A Very Sophisticated Code no 3 Alternative Splicing
Alternative splicing Alternative splicing is the solution to a problem that has puzzled Scientists for some time. It has been recognised that the number of genes in complex creatures like ourselves does not seem to be enough to build the large number of proteins that exist in the huge array of different cell types our bodies are constructed from.
To illustrate the puzzle, consider that the humble Yeast has around 6,000 genes, the tiny roundworm c.elegans has around 19,000 genes and the Mustard plant has around 26,000 genes and the human genome contains only around 30,000 genes. The total number of proteins in the human body is an area of active research, but some researchers put their estimates into the billons. So where does the information necessary to build these extra proteins come from? The answer is alternative splicing.
To understand the marvel of alternative splicing it is first necessary to understand what regular RNA splicing is. (it first needs to be recognised that this is another area of active research and a bare bones description is here presented)
Prokaryotic (bacterial) DNA is transcribed (copied) as a complete strand. it is read and copied in a linear fashion just like this text. However more complex eukaryotic cells found in all multicellular life are not like that. The original RNA message contains stretches of code (known as Introns) that will not be part of the completed protein and therefore need to be removed before the process of translating the information into a protein can begin. The following 90 second video gives an simple introduction to the process.
The molecular machine that carries out this process is called a spliceosome, it is a large and extraordinarily complex molecule. It is made up of as many as 300 distinct proteins and five separate RNA subunits that come together to perform the various steps necessary to complete the task.
It may at first seem strange that the information encoded in the introns is even there in the first place however, we will see shortly, they play a vital part in the regulation of alternative RNA splicing.
So what is Alternative Splicing?
To help us analyse just what the alternative splicing process does it is valuable to take a look at the work of a film editor. When a film director has finished the filming process the editor has the task of assembling, or splicing together, the various film clips together in a coherent order. This involves selecting which clips to use, which to discard and which order that they will be best presented to effectively tell the intended storyline. Some directors even film alternative endings to the film which can be selected later during the editing process. This process involves active decision making. The work of the editor will have a dramatic effect on the finished product. In fact when you consider just how many short clips are filmed, the amount of potential variation that is available by the editing process is simply enormous.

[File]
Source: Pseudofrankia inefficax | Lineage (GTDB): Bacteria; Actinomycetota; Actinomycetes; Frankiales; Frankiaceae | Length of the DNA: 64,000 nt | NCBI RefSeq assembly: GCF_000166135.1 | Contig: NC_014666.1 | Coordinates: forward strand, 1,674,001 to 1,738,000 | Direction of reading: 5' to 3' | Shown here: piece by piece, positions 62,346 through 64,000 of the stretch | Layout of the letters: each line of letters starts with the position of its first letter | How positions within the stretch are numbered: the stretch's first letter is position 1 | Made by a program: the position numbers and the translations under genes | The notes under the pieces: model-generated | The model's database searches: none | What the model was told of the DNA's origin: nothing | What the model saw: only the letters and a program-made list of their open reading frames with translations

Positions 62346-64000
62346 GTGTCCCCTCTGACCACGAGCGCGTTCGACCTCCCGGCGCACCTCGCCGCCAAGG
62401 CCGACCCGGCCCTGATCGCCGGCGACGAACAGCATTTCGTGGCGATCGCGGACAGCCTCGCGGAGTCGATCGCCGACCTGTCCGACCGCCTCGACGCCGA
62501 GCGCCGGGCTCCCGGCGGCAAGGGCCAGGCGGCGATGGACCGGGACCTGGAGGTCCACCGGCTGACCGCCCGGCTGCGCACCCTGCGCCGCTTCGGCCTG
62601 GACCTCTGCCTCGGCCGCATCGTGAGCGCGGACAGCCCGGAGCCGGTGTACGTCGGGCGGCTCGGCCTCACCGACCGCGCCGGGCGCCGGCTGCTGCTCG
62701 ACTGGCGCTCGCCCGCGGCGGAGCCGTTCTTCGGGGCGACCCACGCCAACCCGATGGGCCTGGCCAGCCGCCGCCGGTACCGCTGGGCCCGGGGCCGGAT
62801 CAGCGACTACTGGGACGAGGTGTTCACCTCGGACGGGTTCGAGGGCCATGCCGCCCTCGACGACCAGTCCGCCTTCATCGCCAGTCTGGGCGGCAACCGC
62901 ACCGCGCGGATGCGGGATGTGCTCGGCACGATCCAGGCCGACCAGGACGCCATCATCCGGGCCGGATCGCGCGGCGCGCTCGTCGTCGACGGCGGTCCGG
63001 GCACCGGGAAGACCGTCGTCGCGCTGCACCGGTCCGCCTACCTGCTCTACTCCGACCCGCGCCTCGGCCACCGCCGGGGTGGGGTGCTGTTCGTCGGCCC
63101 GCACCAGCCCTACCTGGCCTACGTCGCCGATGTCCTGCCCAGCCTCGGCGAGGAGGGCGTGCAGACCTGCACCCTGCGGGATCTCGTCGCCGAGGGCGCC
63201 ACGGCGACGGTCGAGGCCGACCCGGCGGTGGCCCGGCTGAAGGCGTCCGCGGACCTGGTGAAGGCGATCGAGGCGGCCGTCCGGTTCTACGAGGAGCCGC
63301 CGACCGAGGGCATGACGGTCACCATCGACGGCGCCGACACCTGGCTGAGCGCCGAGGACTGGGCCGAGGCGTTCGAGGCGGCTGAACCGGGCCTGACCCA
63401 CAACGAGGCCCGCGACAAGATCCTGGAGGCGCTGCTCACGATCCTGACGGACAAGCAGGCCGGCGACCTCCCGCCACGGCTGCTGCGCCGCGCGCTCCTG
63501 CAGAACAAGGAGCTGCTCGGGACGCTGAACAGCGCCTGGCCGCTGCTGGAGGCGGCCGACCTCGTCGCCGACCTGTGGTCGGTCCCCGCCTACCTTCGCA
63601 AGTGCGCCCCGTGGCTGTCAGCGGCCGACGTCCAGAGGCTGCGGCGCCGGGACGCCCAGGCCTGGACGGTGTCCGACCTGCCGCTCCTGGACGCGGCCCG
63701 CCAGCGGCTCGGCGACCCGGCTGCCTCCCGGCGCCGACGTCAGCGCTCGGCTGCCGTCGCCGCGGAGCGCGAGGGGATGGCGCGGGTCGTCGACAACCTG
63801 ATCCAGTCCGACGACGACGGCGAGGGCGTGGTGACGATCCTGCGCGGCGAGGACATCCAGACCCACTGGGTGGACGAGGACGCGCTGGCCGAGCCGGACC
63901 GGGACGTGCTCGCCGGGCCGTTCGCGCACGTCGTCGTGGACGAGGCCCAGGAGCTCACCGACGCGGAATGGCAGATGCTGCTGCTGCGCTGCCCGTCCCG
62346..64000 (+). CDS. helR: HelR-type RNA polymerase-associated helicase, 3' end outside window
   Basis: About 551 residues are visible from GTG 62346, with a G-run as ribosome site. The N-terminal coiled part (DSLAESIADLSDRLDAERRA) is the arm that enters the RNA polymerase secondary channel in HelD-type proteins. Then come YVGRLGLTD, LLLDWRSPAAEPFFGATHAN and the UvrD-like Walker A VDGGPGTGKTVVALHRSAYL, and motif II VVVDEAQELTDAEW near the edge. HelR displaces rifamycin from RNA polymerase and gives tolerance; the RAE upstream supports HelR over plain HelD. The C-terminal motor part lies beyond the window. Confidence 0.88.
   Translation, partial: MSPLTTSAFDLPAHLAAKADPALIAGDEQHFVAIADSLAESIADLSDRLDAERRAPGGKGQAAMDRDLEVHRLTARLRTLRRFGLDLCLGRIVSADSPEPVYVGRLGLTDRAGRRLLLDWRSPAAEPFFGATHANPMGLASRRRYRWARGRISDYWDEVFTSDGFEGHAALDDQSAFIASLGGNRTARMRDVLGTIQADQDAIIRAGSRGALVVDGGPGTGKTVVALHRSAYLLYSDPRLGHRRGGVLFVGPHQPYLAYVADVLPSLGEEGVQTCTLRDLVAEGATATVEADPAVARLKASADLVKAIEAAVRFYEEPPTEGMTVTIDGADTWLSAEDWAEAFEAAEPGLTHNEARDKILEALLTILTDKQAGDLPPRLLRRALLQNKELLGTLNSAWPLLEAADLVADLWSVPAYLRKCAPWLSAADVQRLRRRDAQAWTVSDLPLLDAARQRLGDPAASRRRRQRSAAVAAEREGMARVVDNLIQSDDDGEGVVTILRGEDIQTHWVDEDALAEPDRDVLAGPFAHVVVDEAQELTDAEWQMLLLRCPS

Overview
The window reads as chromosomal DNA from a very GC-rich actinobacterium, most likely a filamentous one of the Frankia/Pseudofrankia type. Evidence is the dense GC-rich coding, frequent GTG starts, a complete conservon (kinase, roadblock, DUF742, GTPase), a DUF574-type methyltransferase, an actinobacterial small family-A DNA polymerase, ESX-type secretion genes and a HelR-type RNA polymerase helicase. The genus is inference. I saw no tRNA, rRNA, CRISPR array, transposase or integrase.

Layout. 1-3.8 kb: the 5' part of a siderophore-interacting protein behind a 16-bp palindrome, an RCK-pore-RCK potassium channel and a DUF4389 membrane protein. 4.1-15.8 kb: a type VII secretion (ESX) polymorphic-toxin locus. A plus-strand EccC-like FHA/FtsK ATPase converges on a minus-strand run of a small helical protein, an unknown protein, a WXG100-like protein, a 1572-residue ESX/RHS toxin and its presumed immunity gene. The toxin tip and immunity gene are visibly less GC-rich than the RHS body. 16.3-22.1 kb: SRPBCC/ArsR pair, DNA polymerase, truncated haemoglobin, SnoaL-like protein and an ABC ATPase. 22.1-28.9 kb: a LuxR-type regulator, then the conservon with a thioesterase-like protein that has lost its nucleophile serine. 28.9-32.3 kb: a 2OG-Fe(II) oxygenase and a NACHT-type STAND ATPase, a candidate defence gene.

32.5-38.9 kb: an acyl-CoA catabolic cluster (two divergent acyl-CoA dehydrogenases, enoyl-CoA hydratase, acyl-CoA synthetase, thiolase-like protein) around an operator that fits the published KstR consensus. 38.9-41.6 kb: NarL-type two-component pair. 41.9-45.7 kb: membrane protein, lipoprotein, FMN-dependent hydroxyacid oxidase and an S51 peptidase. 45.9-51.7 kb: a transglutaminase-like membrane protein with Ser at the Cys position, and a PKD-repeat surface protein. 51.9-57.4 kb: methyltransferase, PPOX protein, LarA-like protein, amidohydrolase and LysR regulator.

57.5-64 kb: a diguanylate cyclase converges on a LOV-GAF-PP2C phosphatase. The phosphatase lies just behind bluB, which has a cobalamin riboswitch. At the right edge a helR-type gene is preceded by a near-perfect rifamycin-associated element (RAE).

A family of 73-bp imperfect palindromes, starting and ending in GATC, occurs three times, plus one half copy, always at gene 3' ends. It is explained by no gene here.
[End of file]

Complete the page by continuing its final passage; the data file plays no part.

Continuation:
What we have just described here is a process of alternative splicing. Basically the same process takes place in the eukaryotic cell. After a gene is first transcribed (copied) it contains arears of code (called exons) that can be used to produce a finished protein. These are separated by introns that largely need to be removed to form a mature mRNA ready to be translated into a finished protein.
However just like with a human video editor, the alternative splicing process has the capacity to change the end product and this is exactly what occurs in our cells.
Scientists have discovered a least 7 distinct modes for the alternative splicing process, this combined with the fact that many genes are made up of a large number of Introns and Exons results in a huge variety of finished proteins, all with varying properties that can be constructed from the same gene.
It is currently believed that around 95% of all multi exon containing genes within the human genome are alternatively spliced.
It was once thought that Introns were not functional, in fact they were at one time dubbed “Junk DNA”, this assumption has now been overturned. Science now realises that Introns play an important role in the regulation of gene expression and they are part of the control process that governs how genes are alternatively spliced.
For more information on how introns function please see the superb video in the following link.
Alternative splicing clearly demonstrates the remarkable level of organisation written into the informational instructions contained within biological systems.
Conclusion Under the heading of a Very Sophisticated Code we have considered just four examples of the mind boggling engineering feats of coding that are to be found within our genome. We have looked at how,
The basic genetic code is supremely optimised to reduce the damaging effect of copying errors (mutations)
Overlapping genes efficiently contribute to data compression.
Additional functional instructions nested within same data string using a second language. Functional instructions are alternatively spliced together to produce multiple protein products from same gene. We could have also looked at Proof reading and error correction systems or remarkable unfolding subject of epigenetics, but I feel the point has already been powerfully made already. The semiotic coding contained within biology is breathtakingly sophisticated, way beyond any computer coding mankind has been able to write.